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Hi All,

 

I am putting together the sped list for a fit out and want to have a programmable/remote controlled heating system installed as well as the traditional burner. Does anyone have any recommendations on suitable systems suitable for a 57ft nb?/

 

Thanks,

 

 

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Hi All,

 

I am putting together the sped list for a fit out and want to have a programmable/remote controlled heating system installed as well as the traditional burner. Does anyone have any recommendations on suitable systems suitable for a 57ft nb?/

 

Thanks,

 

 

 

I think you have covered the fact that the only way to heat a narrowboat properly is with a solid fuel stove and you are asking about back up type heating. It will depend on your budget. My favourite was my Hurricane which was awesome till it broke and was going to cost 47 million pounds to replace. I have had most other diesel types including mikuni but have just had fitted a webasto thermo top system which are available cheaper than most and I have had little problem with them over the years on previous boats. Make sure you fit plenty of rads if you go for the webasto type jobbies as otherwise they cycle on/off and get peed off and break.

Other responses will soon be forthcoming and plenty of advice will soon be yours. I believe the gas aldi jobbies are now much better than they used to be but have no personal experience on them biggrin.png I can only add that my findings are of a personal basis having had many systems over many years as a liveaboard and are first hand accounts wink.png

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We have a Webasto blown air system. Ours is only a 2kw system as it is a small boat but larger units are available.

 

It was installed when the boat was new in 2003 and has as far as we are aware (we bought the boat in 2008) never been touched. Up until a couple of weeks ago it worked perfectly for all of that time.

 

It is now in bits in the garage awaiting a service kit and new air intake unit. Cost for the bits £225 and it will take an hour or so of messing about to fit it all.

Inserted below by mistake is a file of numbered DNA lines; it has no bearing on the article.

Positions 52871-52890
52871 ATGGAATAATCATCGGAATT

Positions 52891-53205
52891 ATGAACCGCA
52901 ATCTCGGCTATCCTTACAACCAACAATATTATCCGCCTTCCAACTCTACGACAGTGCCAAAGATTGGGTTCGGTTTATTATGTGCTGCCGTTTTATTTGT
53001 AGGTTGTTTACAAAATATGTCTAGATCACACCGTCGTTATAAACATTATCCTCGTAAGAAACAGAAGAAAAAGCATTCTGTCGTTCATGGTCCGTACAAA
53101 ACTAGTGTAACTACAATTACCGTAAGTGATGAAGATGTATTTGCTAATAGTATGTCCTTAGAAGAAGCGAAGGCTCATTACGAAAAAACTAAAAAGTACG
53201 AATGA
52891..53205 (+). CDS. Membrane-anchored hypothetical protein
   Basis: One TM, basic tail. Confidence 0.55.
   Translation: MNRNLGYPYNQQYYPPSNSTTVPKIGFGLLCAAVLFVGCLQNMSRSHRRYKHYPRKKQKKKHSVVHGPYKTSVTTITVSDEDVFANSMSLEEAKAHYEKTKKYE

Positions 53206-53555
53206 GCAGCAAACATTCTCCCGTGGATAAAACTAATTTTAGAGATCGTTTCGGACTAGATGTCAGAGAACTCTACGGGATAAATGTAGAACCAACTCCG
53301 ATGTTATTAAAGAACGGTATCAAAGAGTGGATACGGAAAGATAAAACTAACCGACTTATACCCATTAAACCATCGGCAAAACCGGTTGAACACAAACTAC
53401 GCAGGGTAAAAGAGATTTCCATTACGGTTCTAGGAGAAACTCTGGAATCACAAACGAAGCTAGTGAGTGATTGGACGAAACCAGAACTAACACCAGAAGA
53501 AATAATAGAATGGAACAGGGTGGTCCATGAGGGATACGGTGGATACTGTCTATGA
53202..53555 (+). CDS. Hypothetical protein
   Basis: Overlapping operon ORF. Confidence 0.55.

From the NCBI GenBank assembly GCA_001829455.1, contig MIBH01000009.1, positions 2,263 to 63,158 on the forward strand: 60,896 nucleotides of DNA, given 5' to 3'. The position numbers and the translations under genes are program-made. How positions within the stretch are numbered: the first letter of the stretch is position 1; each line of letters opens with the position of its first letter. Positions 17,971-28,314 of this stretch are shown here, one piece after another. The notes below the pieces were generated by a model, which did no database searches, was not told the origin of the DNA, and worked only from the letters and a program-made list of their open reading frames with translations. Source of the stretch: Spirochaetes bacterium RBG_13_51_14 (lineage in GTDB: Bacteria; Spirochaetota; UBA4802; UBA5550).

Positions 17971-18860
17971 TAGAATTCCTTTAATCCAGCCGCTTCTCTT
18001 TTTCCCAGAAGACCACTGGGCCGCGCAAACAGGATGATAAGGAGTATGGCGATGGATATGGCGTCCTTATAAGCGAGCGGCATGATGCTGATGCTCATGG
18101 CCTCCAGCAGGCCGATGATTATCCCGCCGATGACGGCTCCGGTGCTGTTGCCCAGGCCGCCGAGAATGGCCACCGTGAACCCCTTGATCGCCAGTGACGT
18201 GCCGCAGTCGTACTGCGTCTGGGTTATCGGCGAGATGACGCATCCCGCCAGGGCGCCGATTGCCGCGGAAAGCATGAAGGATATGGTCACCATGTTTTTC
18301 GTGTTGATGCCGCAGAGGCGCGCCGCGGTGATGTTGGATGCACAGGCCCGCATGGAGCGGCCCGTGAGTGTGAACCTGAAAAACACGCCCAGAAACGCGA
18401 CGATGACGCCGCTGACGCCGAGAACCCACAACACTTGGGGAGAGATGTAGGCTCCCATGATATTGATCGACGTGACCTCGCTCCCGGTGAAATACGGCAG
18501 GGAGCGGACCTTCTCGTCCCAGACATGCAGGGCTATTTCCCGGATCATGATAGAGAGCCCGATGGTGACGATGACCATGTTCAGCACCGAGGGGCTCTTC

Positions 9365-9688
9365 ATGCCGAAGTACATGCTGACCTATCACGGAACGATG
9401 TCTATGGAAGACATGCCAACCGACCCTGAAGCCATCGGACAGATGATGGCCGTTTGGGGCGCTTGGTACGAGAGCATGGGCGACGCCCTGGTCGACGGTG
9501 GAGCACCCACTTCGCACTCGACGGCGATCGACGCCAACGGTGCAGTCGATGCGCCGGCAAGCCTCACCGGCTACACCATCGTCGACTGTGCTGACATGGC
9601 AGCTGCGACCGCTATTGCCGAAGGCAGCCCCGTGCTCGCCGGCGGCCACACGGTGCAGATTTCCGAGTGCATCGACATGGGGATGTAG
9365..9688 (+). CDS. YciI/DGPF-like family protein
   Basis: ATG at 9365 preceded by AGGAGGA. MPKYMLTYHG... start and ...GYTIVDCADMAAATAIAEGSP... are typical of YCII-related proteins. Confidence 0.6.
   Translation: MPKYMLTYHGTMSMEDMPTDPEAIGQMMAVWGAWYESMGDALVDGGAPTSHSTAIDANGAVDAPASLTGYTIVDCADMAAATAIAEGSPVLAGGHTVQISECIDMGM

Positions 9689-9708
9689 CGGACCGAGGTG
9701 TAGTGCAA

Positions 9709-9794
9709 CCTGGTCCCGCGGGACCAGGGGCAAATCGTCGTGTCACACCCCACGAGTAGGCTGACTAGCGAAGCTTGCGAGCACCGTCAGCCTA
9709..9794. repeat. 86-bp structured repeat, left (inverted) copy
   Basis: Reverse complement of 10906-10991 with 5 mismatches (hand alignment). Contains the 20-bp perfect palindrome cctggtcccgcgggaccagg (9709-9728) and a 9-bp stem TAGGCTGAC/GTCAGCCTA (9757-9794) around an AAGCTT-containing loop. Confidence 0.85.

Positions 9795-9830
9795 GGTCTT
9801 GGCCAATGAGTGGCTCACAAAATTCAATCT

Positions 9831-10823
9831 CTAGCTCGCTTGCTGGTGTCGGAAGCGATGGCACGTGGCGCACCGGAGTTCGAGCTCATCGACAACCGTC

Whilst it is out we are also taking the opportunity to replace the warm air ducting and also fit lagging to reduce heat loss in the pipe runs.

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I think you have covered the fact that the only way to heat a narrowboat properly is with a solid fuel stove and you are asking about back up type heating. It will depend on your budget.

I know it's not very common around here but I'm doing it just the other way round - my old alde with finn radiators (both sides full length of the boat) heats it perfectly fast and warm by needing never more then a bottle of gas a week (including warm water and cooker) when it's really cold - from my experience that is not much more expensive than buying decent coal for the morso - which I'm using as a backup or for cosy evenings with lighted fire ;-) - the newer alde heaters need even less gas and are getting the fresh air from outside so they seem to be more efficient and saver to use - to me they seem quite more robust and Need less servicing compared to Webasto

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Do you mean a 13kg bottle every week? that's about £30 isn't it? Maybe a bit less. I think you could heat a boat for less if you used MSF. £8 for 25kg at some marinas.

 

I love my Alde but it chomps gas. My Mikuni seems much cheaper to run.

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Do you mean a 13kg bottle every week? that's about £30 isn't it? Maybe a bit less. I think you could heat a boat for less if you used MSF. £8 for 25kg at some marinas.

 

I love my Alde but it chomps gas. My Mikuni seems much cheaper to run.

£25-28 depends on the supplier - but keep in mind that this is including hot water and cooking and only in the coldest weeks of the year - and no ash or cleaning ;-) - so £100/month in Jan/Feb £50 in Nov/Dez/March and about one bottle a month for the rest of the year makes it about £425 for heating, hot water and cooking per year - sure, I could spare about 30-40% by looking for a good bargain for burning material and using the gas only for cooking and hot water (or even 5-10% more by running the engine to heat the calorifier) but for me that would not compensate the loss of comfort - I'd rather take one or two jobs more a year (I'm self employed ...) to earn the money ...

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£25-28 depends on the supplier - but keep in mind that this is including hot water and cooking and only in the coldest weeks of the year - and no ash or cleaning ;-) - so £100/month in Jan/Feb £50 in Nov/Dez/March and about one bottle a month for the rest of the year makes it about £425 for heating, hot water and cooking per year - sure, I could spare about 30-40% by looking for a good bargain for burning material and using the gas only for cooking and hot water (or even 5-10% more by running the engine to heat the calorifier) but for me that would not compensate the loss of comfort - I'd rather take one or two jobs more a year (I'm self employed ...) to earn the money ...

OK fair enough.